The invention relates to coin dispensing apparatus, being understood that the term coin includes not only monetary units but also similar shaped items such as tokens.
The invention is particularly concerned with the form of coin dispensing apparatus known as a compact hopper. A prior art form of compact hopper is shown in an exploded perspective form in FIG. 1.
The prior art compact hopper comprises a base 10 on which is mounted a dispensing unit 11. A bowl 12 is fitted onto the base to cover the dispensing unit 11.
The unit 11 comprises a static bed 13 on which is mounted a rotary disc 14 having four holes 15 therein. Each hole 15 has a diameter which is greater than the diameter of the coin to be dispensed.
In use the bowl 12 is filled with coins which lie randomly within the bowl. However, as the disc 14 rotates, coins successively fall into the holes 15 and because the disc 14 has a thickness which is equal to the thickness of several coins, a plurality of coins form short stacks within the holes 15, the lowermost coin of each stack abutting the bed 13.
There is a gap between the disc 14 and the bed 13 which is fractionally greater than the thickness of the coin but the lowermost coin of each stack still moves round with the disc 14 because of projections 16 on the disc which protrude below the disc 14.
Adjacent to a dispensing slot 17 one or more spring loaded fingers 18 protrudes from the bed.
The disc rotates anticlockwise as viewed in FIG. 1 and as the lowermost coin of each stack reaches the finger 18 the coin is squeezed between the projection 16 and the fingers 18. Initially the fingers 18 are moved back against the action of its spring, storing energy, but when the coin comes into full registration with the slot 17 the stored energy causes the coin to flip out through the slot and the finger returns to the position shown in FIG. 1, ready to receive the lowermost coin of the next stack.
FIG. 2 is an underplan of the dispensing device and it can be seen that the shaded coin 19 is about to be squeezed between the pushing projection 16 and the spring loaded fingers 18.
The prior art arrangement is fairly tolerant of changes in coin diameter, allowing one disc hole size to be used with a range of coins of different diameters. It can be seen from FIG. 2 that there is quite a difference in size between the diameter of the holes 15 and the diameter of the shaded coin 19. However, the gap between the disc and the bed is critical to a successful operation and must vary depending upon the thickness of the coin. If the gap is too small, coins will not be able to pass between the disc and the bed to the exit slot. If the gap is too large, the leading edge of a coin will be able to lift up and travel over the top of the fingers and the coin will not be ejected.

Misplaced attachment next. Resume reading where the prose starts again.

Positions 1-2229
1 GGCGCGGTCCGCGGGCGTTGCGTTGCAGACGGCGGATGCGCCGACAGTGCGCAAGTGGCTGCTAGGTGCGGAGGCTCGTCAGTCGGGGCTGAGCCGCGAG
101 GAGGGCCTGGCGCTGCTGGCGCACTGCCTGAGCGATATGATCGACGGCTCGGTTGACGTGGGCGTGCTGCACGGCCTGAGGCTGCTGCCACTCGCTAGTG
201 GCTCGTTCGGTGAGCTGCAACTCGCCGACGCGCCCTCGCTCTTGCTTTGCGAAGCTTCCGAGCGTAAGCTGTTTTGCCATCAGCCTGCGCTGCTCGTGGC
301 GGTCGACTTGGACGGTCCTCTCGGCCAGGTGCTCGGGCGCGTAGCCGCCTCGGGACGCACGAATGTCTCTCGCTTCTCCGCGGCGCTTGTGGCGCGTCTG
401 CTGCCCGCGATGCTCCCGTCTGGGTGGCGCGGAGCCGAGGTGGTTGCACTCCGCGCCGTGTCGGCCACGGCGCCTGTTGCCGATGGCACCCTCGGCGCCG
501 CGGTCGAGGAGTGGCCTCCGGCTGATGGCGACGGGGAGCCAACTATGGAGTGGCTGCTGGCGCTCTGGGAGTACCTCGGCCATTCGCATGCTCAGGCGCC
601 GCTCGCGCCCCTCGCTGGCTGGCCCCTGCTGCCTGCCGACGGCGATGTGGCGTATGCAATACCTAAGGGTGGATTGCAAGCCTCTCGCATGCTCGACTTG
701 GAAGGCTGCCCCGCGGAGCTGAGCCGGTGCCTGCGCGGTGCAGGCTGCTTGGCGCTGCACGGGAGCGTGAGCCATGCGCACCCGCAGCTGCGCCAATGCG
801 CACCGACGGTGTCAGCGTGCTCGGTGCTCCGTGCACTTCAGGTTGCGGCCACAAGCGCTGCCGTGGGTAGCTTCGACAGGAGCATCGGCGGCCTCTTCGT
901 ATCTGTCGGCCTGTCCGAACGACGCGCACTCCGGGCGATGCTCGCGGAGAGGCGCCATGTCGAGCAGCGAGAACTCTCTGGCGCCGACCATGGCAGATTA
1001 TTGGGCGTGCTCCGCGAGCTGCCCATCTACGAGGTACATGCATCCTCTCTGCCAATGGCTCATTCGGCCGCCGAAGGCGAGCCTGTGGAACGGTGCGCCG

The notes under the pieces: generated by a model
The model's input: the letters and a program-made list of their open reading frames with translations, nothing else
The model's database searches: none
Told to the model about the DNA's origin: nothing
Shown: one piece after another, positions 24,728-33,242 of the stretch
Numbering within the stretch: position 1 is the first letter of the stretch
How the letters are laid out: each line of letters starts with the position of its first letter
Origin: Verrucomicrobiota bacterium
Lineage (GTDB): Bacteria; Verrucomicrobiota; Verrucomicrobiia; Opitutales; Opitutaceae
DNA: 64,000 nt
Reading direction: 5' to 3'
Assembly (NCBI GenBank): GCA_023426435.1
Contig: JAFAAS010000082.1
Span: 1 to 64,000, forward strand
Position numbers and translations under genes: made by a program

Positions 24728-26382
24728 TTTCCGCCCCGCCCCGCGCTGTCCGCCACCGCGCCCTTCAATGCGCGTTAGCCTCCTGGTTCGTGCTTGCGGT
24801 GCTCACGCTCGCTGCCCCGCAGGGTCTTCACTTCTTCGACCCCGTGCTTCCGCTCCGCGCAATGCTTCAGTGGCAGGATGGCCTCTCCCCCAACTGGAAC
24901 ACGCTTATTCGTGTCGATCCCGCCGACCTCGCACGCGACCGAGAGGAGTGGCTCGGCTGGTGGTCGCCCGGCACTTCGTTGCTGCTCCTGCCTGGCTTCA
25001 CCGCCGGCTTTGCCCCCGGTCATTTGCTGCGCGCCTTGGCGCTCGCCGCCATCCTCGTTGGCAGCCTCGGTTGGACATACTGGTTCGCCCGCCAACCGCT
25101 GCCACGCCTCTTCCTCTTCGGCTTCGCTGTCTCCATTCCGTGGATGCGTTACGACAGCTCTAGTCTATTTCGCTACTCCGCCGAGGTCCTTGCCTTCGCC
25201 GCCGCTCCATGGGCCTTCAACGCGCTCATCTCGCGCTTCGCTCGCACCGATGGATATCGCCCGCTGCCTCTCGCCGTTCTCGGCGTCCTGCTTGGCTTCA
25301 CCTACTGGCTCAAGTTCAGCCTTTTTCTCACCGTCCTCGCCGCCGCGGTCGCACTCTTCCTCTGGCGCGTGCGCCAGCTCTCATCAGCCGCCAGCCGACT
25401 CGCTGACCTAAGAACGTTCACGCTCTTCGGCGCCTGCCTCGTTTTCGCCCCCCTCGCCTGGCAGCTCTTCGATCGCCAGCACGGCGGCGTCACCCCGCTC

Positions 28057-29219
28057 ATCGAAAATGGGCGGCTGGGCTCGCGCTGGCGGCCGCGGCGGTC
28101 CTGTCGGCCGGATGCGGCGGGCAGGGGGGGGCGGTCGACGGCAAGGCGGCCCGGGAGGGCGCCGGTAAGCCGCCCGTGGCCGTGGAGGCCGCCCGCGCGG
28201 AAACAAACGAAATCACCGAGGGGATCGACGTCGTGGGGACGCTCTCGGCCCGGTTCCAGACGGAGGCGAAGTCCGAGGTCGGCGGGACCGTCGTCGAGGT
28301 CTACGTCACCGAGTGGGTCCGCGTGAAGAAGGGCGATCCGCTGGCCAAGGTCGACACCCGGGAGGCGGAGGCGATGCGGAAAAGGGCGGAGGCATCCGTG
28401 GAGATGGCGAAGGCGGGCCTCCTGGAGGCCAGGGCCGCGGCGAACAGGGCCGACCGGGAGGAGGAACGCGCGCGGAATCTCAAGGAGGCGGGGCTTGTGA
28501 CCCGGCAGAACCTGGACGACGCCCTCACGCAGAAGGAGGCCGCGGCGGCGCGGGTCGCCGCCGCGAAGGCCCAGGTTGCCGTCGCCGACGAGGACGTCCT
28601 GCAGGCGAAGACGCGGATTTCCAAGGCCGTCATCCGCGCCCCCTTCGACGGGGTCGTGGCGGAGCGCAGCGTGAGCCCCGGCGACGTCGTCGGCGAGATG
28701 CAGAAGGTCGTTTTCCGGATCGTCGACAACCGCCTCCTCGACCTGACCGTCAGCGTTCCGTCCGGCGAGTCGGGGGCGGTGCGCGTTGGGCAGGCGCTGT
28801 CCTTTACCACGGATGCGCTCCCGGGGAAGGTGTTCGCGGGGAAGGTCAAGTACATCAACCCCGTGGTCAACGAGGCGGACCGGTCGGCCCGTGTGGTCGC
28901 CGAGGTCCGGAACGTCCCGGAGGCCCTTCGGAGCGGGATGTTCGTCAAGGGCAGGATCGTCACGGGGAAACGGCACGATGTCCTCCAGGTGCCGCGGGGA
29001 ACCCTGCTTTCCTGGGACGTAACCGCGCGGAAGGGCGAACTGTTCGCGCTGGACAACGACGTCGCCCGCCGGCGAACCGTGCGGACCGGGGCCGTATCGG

Each coin has to be allowed to engage partially in this gap, as the coin travels around the bed, to exercise control over the coin to prevent the leading edge from lifting. However the coin must not be allowed to pass too far into the gap otherwise it will not provide support for the coin immediately above. If the coin immediately above is not supported, then that coin will substantially overhang the lowermost coin and tip downwardly. It may therefore jam or it may hit the spring loaded fingers first, causing the spring loaded fingers to be pushed back too far, such that the lowermost coin rides over the fingers and is not dispensed.
Since the lowermost coin can only be allowed to engage partially in the gap as it travels around the bed, it is only the rear edge of the coin which can be controlled. To exercise a sufficient degree of control, the gap must be very closely matched to the thickness of the coin to be handled.
Hence the actual design of each hopper must be adjusted to suit each specific coin geometry.
We have developed an apparatus which is more tolerant to variations in coin thickness, thus allowing a range of coins to be dispensed efficiently and consistently from a single size of hopper.
The invention provides coin dispensing apparatus comprising a bed, a coin holder movable relative to the bed and spaced from the bed by a gap, the coin holder having at least one coin reservoir capable of holding a stack of at least two coins with the lowermost coin in contact with the bed, means to eject the lowermost coin from the apparatus through the gap between the bed and the coin holder, and support means to prevent or restrict tilting of the coin above the lowermost coin, as the lowermost coin is ejected.
Utilising the support means defined above has the advantage that a dispensing apparatus can be arranged such that the lowermost coin lies within the said gap to a much greater extent than with the prior art devices.
This may be brought about by providing a coin pushing device on the rotor which is appropriately spaced from the edge of the associated hole.
Since with the support means according to the invention, the lowermost coin can lie within the gap to a much greater extent, the thickness of the gap can be somewhat larger than the thickness of the coin, while still exerting a significant degree of control over lifting movement of the leading edge of the coin.
The coin holder may comprise a rotor which is rotatably mounted on the bed, the rotor having at least one hole therethrough, which hole acts as the coin reservoir.
The support means to prevent or restrict tilting of the coin above the lowermost coin may comprise a projection at the lower end of the hole.